Review of The Invention of News: How the World Came to Know About Itself. By Andrew Pettegree. Yale University Press. 445 pp. $35
In Italy, in the fourteenth and fifteenth centuries, news gathering scribes began offering their services to subscribing customers. Relying on a web of contacts across Europe and the Ottoman Empire as sources, they delivered regular bulletins with information about politics and commerce. One of the best of them, Benedetto Dei, offered scores of items, each of them delivered in a crisp sentence, with a dateline and a neutral tone, to his rich and powerful clients. "I have news from Genoa," he wrote in 1478, "that the Doge has knighted Batistino and sent away the families of Adorni and Raonesi." At the trade fair in Lyon, Dei reported, "a lot of textiles have been sold and a good deal of money gained too."
Aided by the development of continental postal services, "avvisi" (manuscript news services), Andrew Pettegree tells us, remained largely unchanged into the eighteenth century. Newspapers owed a lot to their "conventions and news values."
In The Invention of News, Pettegree, a professor of modern history at the University of St. Andrews, and the author of The Book in the Renaissance (2010), provides a fascinating account of the gathering and dissemination of news from the end of the Middle Ages to the French Revolution, when the newspaper came of age. He reveals that centuries before the dawn of "the digital age," a "quiet incremental revolution" brought many citizens in Europe in far closer touch with neighboring cities, their capital, and other countries.
Pettegree does not compare news in the pre-industrial era with the multi-media world of the twenty-first century. But his richly detailed book invites us to do so -- and to reflect on the enduring challenges of establishing the news, "as its admirers would once have seen it, as an instrument of empowerment and emancipation."
Fundamentally, of course, news "agencies," then and now, have struggled to establish themselves as worthy of the public trust. Because it can make or break fortunes (to those who buy grain -- or stocks -- before or after they shoot up in price) and prop up or bring down governments, timely news is precious. Even though it is often difficult to verify.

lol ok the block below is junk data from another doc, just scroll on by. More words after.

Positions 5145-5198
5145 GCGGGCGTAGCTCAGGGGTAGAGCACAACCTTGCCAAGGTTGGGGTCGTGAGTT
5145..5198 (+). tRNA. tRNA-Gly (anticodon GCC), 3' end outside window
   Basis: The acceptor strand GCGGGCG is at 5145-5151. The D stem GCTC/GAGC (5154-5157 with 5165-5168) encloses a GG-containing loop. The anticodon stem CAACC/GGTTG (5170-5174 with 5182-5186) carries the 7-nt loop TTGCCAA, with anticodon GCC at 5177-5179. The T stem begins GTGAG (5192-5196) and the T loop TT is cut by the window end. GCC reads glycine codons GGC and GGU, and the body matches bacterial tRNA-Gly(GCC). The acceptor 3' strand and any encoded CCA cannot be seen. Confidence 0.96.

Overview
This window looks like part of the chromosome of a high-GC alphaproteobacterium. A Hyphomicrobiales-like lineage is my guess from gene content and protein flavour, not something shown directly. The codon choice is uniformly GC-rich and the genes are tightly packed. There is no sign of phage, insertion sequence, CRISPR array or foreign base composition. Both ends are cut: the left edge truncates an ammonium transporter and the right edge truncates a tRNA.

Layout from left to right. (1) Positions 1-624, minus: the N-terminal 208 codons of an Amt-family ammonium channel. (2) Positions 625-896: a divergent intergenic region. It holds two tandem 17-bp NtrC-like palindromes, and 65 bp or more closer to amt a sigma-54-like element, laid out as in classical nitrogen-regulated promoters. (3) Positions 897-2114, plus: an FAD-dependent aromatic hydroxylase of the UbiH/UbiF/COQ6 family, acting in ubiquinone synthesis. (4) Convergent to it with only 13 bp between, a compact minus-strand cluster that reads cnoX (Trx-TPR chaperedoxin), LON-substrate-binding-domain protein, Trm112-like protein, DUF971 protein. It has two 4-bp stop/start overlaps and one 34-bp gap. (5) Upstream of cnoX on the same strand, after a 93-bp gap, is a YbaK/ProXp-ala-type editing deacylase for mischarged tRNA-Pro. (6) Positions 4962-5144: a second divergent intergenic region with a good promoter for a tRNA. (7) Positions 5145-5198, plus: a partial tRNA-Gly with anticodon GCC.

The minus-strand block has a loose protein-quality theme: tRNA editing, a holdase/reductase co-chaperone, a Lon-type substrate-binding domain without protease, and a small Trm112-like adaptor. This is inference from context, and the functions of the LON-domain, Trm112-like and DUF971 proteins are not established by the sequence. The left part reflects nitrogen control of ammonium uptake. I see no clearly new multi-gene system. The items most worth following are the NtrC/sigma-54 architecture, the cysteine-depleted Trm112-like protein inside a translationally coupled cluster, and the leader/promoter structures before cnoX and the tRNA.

To preserve their reputations as authoritative disseminators of information and avoid the retribution that might follow "overbold commentary," Pettegree writes, the first generations of newspapers offered strands of information or verbatim accounts "in what must have seemed like random pieces from a jigsaw, and an incomplete jigsaw at that." And they steered clear of "interpolations that would actually have assisted their readers in following the news." In the late eighteenth century, however, editors and publishers noticed that the public voted with their purses, preferring to get information and opinion from partisan political pamphlets rather than cautious dailies and weeklies.
Despite the hazards, Pettegree notes, merchants "were assiduous collectors of rumor." And the medieval tradition that word of mouth was more trustworthy than written reports died slowly. He does not need to remind us that on the internet rumors, to say nothing of outright falsehoods, are fruitful and multiply.
Newspapers gained traction, Pettegree concludes, by ridding themselves "of many of the chaste virtues" that characterized their entry into the news business. Plunging headlong into partisan conflicts and revolutions, advocacy journalism engaged the interest of an expanding public. That said, Pettegree recognizes that dissolving the distinction between news and opinion "came at a cost." Politicians wished to control newspapers; and journalists "were not always unhappy to be controlled."
Over time, and perhaps, inevitably, the conflation, actual and perceived, between news and opinion, influenced by a concerted right wing assault on the "liberal" press and by the postmodern attack on objectivity, undermined public trust in established media. Exit Walter Cronkite -- and lots of newspapers. Enter Fox News, Matt Drudge, MSNBC, and The Huffington Post. And, of course, the new cultures and structures of what Cass Sunstein calls "republic.com" hold sway at the very time that controlling, shaping, and manipulating information have become universally acknowledged as essential attributes of power.
Glenn C. Altschuler is the Thomas and Dorothy Litwin Professor of American Studies at Cornell University.